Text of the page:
Canada’s other orphan.” However, Laurence’s character appeals to women at a more fundamental level than Montgomery’s, she added. “We all love Anne,” noted Svendsen, “but Morag’s story rings truer to women. Morag is a bit deeper, a bit more real.”
Wheeler, too, says that she finds Morag to be an utterly believable character. “I can relate to her inside and out,” the director said. “For me, she’s not an object but an extension of myself and of other women.” The Saltspring Island, B.C.-based Wheeler, 45, a mother of 12-year-old twin boys, said that although a man could have directed The Diviners, she feels that her own experiences have helped her to bring depth to the film. She added: “When I make certain decisions on the set, I know I’m right—I know Morag would feel like this at this particular time. I guess being a woman gives
me a certain confidence to feel that way.” Wheeler has worked with Laurence’s fiction in the past. In 1985, she scripted and directed the half-hour TV special To Set Our House in Order, based on a Laurence short story about a young girl’s passage into adulthood, and soon afterward struck up a friendship with the author. At the time, recalled Wheeler, the novelist refused to make any comment on the film until seeing the finished product.
Soon after she had completed production, Wheeler recalled, she received a telephone call from Laurence at about midnight while working in her Edmonton studio. Laurence had prescreened the drama. “She said, ‘Hi, it’s Margaret. I loved it.’ ” Wheeler then told Laurence that she had heard the author liked scotch, and Laurence suggested that they each grab a bottle and keep talking. “We were on the phone for three hours that night,” said Wheeler. “We talked about that film, and its main character, and what Margaret does with characters.” Wheeler said that what she learned from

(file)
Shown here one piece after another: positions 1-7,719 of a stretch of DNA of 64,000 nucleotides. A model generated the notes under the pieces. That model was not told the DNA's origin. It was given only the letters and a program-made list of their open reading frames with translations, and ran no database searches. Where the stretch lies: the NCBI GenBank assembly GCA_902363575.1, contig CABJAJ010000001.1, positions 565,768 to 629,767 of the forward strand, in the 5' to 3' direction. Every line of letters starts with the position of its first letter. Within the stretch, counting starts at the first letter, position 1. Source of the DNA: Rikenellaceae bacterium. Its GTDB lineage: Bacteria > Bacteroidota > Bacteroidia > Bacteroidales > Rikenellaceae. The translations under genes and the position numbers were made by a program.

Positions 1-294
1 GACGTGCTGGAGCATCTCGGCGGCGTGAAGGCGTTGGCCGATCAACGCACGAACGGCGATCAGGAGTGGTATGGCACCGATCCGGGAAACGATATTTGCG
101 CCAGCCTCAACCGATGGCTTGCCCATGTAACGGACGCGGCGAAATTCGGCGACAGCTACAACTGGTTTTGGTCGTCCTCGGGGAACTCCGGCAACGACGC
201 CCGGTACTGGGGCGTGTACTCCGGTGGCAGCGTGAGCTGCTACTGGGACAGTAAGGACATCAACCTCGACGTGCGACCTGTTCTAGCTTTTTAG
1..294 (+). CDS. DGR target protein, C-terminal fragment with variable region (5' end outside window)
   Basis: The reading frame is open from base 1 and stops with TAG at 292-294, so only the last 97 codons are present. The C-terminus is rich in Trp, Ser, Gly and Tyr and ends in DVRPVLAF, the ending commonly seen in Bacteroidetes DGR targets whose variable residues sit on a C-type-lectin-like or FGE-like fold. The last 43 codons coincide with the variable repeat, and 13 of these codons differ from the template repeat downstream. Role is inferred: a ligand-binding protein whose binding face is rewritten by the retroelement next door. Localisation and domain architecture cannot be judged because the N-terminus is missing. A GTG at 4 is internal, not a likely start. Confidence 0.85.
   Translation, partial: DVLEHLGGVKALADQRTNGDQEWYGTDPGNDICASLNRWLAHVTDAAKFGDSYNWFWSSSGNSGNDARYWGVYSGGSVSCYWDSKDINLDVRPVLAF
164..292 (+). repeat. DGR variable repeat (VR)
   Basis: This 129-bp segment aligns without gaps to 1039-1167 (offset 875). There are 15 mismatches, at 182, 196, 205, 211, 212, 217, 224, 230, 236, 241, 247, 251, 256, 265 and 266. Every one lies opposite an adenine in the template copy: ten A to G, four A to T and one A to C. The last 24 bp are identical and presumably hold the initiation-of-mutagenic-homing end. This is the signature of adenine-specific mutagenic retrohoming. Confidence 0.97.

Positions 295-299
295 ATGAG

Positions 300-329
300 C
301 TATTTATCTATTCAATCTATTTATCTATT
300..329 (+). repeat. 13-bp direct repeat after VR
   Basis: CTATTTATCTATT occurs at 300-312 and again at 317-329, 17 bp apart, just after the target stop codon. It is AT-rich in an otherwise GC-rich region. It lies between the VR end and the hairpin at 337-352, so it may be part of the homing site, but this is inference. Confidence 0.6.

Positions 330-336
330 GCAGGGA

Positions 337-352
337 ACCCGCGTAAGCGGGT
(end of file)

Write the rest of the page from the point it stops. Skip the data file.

Laurence that night, and in subsequent conversations, has influenced her work on The Diviners—especially her contribution to the script. Late last summer, Wheeler and CBC story editor Carol Hay joined Svendsen, who had been working with Frank and Todd since the spring of 1990, to hammer out the final product. Recalled Svendsen, a short-story writer (her first collection, Marine Life, will be published next month by HarperCollins) who had never before written a feature-length script: “It was, dare I say it, a nurturing process—but also a strong, smart piece of teamwork.” Among those doing the nurturing was coproducer Todd, who said that the four women felt apprehensive about adapting an important
work by such a revered author. “Finally,” she recalled, “we said, ‘Let’s just all admit that we’re scared shitless here.’ ”
Helping them overcome that fear, she said, was the fact that they were women working with other women. “There were so many critical scenes where we had what I called pyjama-party script meetings,” recalled Todd. “You would say, ‘Now what would Morag be feeling here?’ And someone—we’d all take our turns—would say, ‘You know, I had such and such happen to me,’ and we’d feed it in.”
The sense of female teamwork was most evident, according to Todd and others, when they were writing the three scenes involving Morag’s sexual relations with her husband, a dashing professor named Brooke (Geordie Johnson), and her longtime lover, Jules (Tom Jackson). Those scenes, said co-producer Mazur, “will push the limits of CBC standards, but involve no full frontal nudity.”
In fact, the novel, a mainstay on high-school reading lists, has been banned in some commu-